in the Northern and one in the Southern
At the vertex the direction of the Great
Circle is 090 or 270, and it is at this point
closest to the nearest Pole, and furthest
from the Equator. Meridians and the
Equator are Great Circles that have special


at C 270




= 090


The position where the Great Circle passes closest

to the pole is called Vertex.
At the Vertex the direction of the Great Circle is
090 or 270.
At the Vertex the Great Circle will achieve its
highest latitude.
There is also a similar Vertex point on the southern
The longitude of the Vertex is always 090 different
from the longitude where the Great Circle passes
the Equator.

following a path in space. A circular orbit

will retain its circular shape but, as the Earth
rotates under the satellite at the same time,
the track of the satellite on the surface of the
Earth will not be a Great Circle.

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to Pole

However, the northern and southern limits

of the satellite track will still be given by the
inclination at the Equator passing.
Summary on Great Circles
A Great Circle has its vertex where it
reaches it highest latitude
At the Vertex the Great Circle true
direction is 090/270, running East West
A Great Circle will have 2 vertices, one
on the northern and one on the southern
The vertices will be located with dlong
090 from the positions where the Great
Circle cuts the Equator
The latitudes of the vertices will equal the
inclination between the plane of Equator
and the plane of the Great Circle.

Fig. GN 4.3 A Great Circle passing the Equator


characteristics. They may be considered to

have no vertices, see fig. GN 4.3.
As an example some satellites orbit the
Earth in circles. These may be regarded as
Great Circles, and the paths of the satellite,
projected down onto the Earths surface,
may also be regarded as great circles. It will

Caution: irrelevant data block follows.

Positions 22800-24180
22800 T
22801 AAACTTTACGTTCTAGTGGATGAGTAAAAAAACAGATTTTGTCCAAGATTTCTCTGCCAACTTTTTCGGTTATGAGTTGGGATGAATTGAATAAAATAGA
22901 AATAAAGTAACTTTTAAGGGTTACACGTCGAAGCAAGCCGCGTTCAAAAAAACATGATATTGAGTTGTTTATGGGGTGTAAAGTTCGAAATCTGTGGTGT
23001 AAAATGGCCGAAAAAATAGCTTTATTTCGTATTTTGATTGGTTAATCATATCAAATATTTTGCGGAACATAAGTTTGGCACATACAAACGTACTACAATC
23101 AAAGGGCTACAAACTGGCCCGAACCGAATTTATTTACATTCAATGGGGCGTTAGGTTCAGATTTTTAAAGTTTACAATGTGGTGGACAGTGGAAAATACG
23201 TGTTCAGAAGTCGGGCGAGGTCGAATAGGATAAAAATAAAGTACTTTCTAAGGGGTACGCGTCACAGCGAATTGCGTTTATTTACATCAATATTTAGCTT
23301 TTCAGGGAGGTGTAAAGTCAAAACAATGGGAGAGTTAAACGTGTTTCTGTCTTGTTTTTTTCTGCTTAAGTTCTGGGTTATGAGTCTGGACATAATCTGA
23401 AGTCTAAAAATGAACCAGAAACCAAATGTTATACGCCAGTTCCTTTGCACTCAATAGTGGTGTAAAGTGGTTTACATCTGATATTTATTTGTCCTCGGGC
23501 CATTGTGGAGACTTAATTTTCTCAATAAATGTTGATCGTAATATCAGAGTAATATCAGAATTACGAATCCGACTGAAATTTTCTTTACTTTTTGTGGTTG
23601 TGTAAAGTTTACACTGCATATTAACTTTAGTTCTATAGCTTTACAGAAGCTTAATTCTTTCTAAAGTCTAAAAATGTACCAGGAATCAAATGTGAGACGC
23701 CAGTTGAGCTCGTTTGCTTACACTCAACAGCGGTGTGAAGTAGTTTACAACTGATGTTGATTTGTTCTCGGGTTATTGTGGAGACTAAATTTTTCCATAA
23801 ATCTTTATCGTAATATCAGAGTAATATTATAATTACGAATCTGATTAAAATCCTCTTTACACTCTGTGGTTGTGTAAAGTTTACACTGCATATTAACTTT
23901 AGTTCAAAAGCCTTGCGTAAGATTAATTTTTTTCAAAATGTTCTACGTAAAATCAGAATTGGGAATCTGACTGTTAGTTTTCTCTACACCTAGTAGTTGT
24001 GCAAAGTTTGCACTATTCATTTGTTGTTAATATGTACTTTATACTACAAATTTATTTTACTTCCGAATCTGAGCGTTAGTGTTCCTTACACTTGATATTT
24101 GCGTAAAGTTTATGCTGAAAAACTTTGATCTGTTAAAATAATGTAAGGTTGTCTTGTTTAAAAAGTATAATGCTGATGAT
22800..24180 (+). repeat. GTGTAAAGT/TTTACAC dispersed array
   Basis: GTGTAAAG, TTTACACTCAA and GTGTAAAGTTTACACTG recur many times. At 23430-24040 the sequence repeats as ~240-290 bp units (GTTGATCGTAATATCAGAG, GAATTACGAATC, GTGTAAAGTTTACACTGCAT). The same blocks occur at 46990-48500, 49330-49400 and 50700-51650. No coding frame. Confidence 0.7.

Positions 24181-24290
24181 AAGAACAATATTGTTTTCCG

therefore be evident that the satellites orbit
will not reach a higher latitude than the
inclination it has with the Equator.
When considering the orbital paths of
satellites, it is well to remember that they are

A satellite has an area of coverage on the

surface of the Earth that is 600 NM wide.
The most northerly position to be covered
by this satellite is 7200N. What should the
inclination with the Equator be?

The satellite will at any time cover a circle

with radius 300 NM on the surface of the
Earth. This means that the satellite track
may be 300 NM south of its most northerly
point of coverage. 300 NM south equals 300
NM/60 = 5 of latitude.

The Rhumb Line and the Great Circle in Navigation


general navigation

The Vertex must be at

7200N - 5 = 6700N.

010 W

The inclination at Equator must be the same

as latitude of the vertex, 67.
(An inclination of 67 will result in the
satellite coverage just touching 7200N on
every orbit, and the period this latitude is
covered will be very short. Better coverage
at 7200N will be possible by increasing the

010 E







4.2 Earth Convergency

4.2.1 Earth Convergency of the Meridians
Fig. GN 4.4 shows a part of the Northern

Hemisphere. If the meridians 01000W and

01000E are considered, it is clear that they
both cross the Equator at right angles, and
consequently are parallel when they cross
the Equator. When these meridians meet, or
intercept, at the poles, they intercept with an
angle of 20 degrees. This angle is the same
value as the dlong between them.
This is an important finding, due to the fact
that the Earth is a spherical surface, as we
travel between the Equator and the poles,